Frappier, Ouichou win CMPA Feature Film Producer awards

Two Lovers and a Bear producer Roger Frappier (pictured) used his platform to call for greater support for films by women.

Roger Frappier and Hany Ouichou are the recipients of the Canadian Media Producers Association 2016 Feature Film Producer Awards. The awards were handed out Thursday (Sept. 8) as part of the opening of the Toronto International Film Festival.

Frappier, who in his more than 30-year career has produced such films as The Decline of the American Empire and The Grand Seduction, took home the Established Producer Award, along with its $10,000 prize. Frappier produced Kim Nguyen’s Two Lovers and a Bear, which premiered at Cannes in the Directors’ Fortnight section and which will screen as a special presentation at the Toronto International Film Festival.

Hany OuichouOuichou (pictured left) is the inaugural recipient of the CMPA’s Emerging Producer Award and its $5,000 prize. The president of Montreal-based prodco Art & Essai has four films in the festival including Those Who Make Revolution Half Way Only Dig Their Own Graves, which is competing in TIFF’s Platform program.

When discussing his win with Playback Daily, Ouichou said, “It gives me the courage to continue, because I find it so hard sometimes.”

Of the 183-minute Those Who Make Revolution, Ouichou said many told him it was an impossible film to make. “We had all the odds against us – financially, artistically – and the directors were very ambitious. I think you can see that in the film,” he said. “It’s a 180-page script; it’s a large scale film made on a very small budget. I had to take risks, and put $100,000 from my own pocket.”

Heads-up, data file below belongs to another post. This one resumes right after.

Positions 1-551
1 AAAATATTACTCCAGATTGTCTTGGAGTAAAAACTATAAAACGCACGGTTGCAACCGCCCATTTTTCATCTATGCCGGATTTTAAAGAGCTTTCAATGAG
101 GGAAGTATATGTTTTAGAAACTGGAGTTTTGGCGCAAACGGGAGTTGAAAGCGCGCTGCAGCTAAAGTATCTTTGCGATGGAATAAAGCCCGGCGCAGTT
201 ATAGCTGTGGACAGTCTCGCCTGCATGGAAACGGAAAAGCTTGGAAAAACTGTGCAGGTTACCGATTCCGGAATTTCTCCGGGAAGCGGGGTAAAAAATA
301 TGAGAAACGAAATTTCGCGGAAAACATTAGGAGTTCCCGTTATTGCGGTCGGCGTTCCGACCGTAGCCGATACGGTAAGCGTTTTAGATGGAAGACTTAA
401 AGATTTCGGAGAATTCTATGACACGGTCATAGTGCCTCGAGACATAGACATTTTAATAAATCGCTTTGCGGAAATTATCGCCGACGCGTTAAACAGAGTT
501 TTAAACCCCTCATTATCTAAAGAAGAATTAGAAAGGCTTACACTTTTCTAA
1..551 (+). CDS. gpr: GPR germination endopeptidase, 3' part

For Frappier, the award is a recognition of the hard work producers do. “Coming from my peers, I really appreciate it. We have a tough job,” he said. “When I started producing 30 some years ago, it was easier than now. There’s more and more people, but the capacity to produce [has] not grown at the same level. So, we have to cut the pie in smaller pieces. We have to do more with less.”

Frappier used his time at the podium to not only ask for greater government support of Canada’s cultural industries, but to also put a spotlight on the disparity between male and female directors in Canada.Roger Frappier

“In my experience, it’s been tougher to put women’s projects together and I sincerely hope that will be changing,” he said. “I hope that next year we can overturn the percentage – let’s have 70% of movies directed by women and 30% directed by men,” he said to loud applause.

In an interview with Playback Daily, Frappier gave the example of the 2008 film Borderline, which he produced and which was directed by Lyne Charlebois and written by Marie-Sissi Labreche. “It was refused three times by Telefilm and by SODEC. I had to take my envelope at the time to produce it,” he said. “It’s a fantastic movie, and all the time I have more difficulties [putting together projects by women] and I think this has to change. It absolutely has to change.

“I’m tired of always the same vision on the screen. I’m not learning anything new. Women, they have a different vision, they have a different sensibility, they have a different way of writing and telling the story and we need that,” he added.

The award winners were selected from a shortlist of eight nominees by a jury chaired by last year’s CMPA Feature Film Producer Award winner, Robert Lantos. The selection jury members were actor  Tantoo Cardinal, director  Maxime Giroux, and producers  Aeschylus Poulos and Julia Rosenberg.

With files from Jordan Pinto